On the idea of Quality

On the idea of Quality

[00:00:00] **Aurooba Ahmed:** Well, hello! This is The Daily Five with Aurooba, that's me, where we reflect on creating our best lives a little bit every day. Here we go!

[00:00:15] I've been thinking about quality recently. Good quality, that is. What does it mean? What does it entail? What does it not mean? What does it not entail? Quality is one of those things that we all inherently feel we understand. All of us have an intuitive understanding of it at some level. The danger of such a concept is that when we intuitively understand something, it is a lot more difficult to put into words.

[00:00:44] And sometimes, That makes it a lot harder to measure collectively, if not individually, and sometimes at all. Another danger is that we all assume others understand quality the same way we do, which is almost always untrue. It's why, when I talk about the hues of a sunset with my spouse, he calls one of those shades dark yellow, when I call it amber, and decidedly not orange or yellow.

[00:01:11] It's why I am comfortable buying a $300 computer chair while my brother buys a $1, 500 one. Our idea of quality in that given situation is entirely different, driven both by our differing needs and perspectives. And why the side table beside my bed is nearly $1, 000 while my friend's is just 50. Again, because our idea of quality in that situation is different, and driven by our different needs and perspectives.

[00:01:42] As an aside. I am not at all saying that more expensive things are of a higher quality. That's a correlation, not causation. Many of the highest quality things I own were not, in fact, very expensive. But it's also true that many of the expensive things I own are, in fact, high quality. By my own assessment, anyway.

[00:02:03] But, back to the topic. We think our own idea of quality is steady and unchanging, when in fact that is untrue. Our internal criteria for quality differs from situation to situation, subject to subject, day to day, mood to mood, which is why an intuitive understanding of quality is not in fact good enough to measure something by.

[00:02:25] You need a concrete definition with a specific criteria for a specific situation if you want to really measure quality in a steady way. And you especially have to do this if you expect someone other than yourself to adhere to the same ideas of quality. This is why companies have a phase of development called quality assurance, where they measure a product by a set of specific criteria to ensure it meets the standards of quality that they have collectively decided to adhere to. Sometimes, I think by shortening the term to QA, we've actually done ourselves a disservice because we aren't forced to consistently actually say the word quality. Personally, I think quality is a side effect. I don't like thinking quality is a value or a systemic metric.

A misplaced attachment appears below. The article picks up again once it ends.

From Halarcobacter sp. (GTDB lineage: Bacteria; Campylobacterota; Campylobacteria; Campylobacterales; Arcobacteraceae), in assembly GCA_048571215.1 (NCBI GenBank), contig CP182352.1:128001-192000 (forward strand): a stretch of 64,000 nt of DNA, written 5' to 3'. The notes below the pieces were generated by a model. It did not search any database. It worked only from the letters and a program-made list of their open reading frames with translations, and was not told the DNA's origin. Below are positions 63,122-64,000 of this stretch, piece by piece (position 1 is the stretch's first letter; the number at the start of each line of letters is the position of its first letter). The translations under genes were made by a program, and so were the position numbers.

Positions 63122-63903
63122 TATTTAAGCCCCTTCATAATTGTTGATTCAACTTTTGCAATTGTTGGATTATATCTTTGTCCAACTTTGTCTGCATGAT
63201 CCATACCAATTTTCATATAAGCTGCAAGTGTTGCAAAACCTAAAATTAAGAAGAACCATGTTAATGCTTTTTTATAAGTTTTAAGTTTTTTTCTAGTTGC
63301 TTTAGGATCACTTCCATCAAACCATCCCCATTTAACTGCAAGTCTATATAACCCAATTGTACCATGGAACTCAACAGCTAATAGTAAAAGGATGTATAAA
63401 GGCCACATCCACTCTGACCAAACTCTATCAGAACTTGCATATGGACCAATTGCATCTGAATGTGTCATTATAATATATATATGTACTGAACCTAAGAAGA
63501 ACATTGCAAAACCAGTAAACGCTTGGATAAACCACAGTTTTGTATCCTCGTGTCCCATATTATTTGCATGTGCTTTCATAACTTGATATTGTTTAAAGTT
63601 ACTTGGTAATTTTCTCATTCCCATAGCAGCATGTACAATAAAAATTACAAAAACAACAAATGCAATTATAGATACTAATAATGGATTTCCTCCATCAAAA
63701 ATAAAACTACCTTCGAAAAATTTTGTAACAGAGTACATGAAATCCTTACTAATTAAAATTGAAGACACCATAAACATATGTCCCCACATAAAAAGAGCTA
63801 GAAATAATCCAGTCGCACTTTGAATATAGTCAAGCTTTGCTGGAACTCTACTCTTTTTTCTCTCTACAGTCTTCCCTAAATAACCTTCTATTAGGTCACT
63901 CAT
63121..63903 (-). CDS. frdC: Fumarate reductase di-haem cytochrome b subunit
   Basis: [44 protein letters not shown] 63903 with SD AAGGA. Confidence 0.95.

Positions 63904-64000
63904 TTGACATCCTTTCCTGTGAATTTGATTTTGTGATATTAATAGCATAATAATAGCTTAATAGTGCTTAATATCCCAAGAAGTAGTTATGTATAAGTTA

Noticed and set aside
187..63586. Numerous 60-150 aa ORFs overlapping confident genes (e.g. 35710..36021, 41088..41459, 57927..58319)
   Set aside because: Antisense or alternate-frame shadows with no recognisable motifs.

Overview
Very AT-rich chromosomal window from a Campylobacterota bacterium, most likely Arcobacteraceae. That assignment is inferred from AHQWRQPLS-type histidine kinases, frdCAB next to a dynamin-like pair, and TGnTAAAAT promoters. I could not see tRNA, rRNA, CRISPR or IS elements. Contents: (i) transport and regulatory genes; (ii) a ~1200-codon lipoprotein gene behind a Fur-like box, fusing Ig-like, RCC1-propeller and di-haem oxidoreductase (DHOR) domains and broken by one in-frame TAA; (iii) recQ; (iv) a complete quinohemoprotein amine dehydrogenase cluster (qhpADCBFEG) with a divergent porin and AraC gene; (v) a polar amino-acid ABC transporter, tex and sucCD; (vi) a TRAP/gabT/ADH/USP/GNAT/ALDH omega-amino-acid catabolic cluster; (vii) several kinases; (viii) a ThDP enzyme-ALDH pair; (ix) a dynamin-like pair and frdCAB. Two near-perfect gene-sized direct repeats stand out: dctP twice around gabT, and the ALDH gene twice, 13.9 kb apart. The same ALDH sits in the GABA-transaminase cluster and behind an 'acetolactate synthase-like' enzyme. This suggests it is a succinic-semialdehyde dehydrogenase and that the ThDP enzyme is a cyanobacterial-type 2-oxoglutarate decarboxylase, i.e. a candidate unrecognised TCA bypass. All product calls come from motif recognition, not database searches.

[00:03:16] I believe the word quality is too wide, too vague, and far too open to interpretation Even when you have specific criteria, it's why the phase is called quality assurance, you know, because you can assign the idea of quality to anything. If they called it stackability assurance at the Lego company, an executive wouldn't be able to take that term and use it in some other company that manufactured say knives, for example.

[00:03:45] It's a generalized simplified and overused high level concept that in my opinion, and experience is often reduced to meaning nothing in practice, but, you know, as a high level concept, as a personal concept, it definitely is something that is very excellent to think about. And consider and ponder, but when it comes to practicality, I believe you are better off focusing on something far more concrete and tangible.

[00:04:23] Something that is easier to measure, easier to agree on, and clearer to understand. Quality is easy to understand, but not always very clear. If that makes sense. Easy things are not necessarily clear, and clear things are not necessarily easy. Electricity is clear, but it's not actually very easy to understand if you think about it.

[00:04:48] It's a very weird phenomenon. But, anyway, those are my thoughts for today.

[00:04:57] Thanks for listening! Same time tomorrow?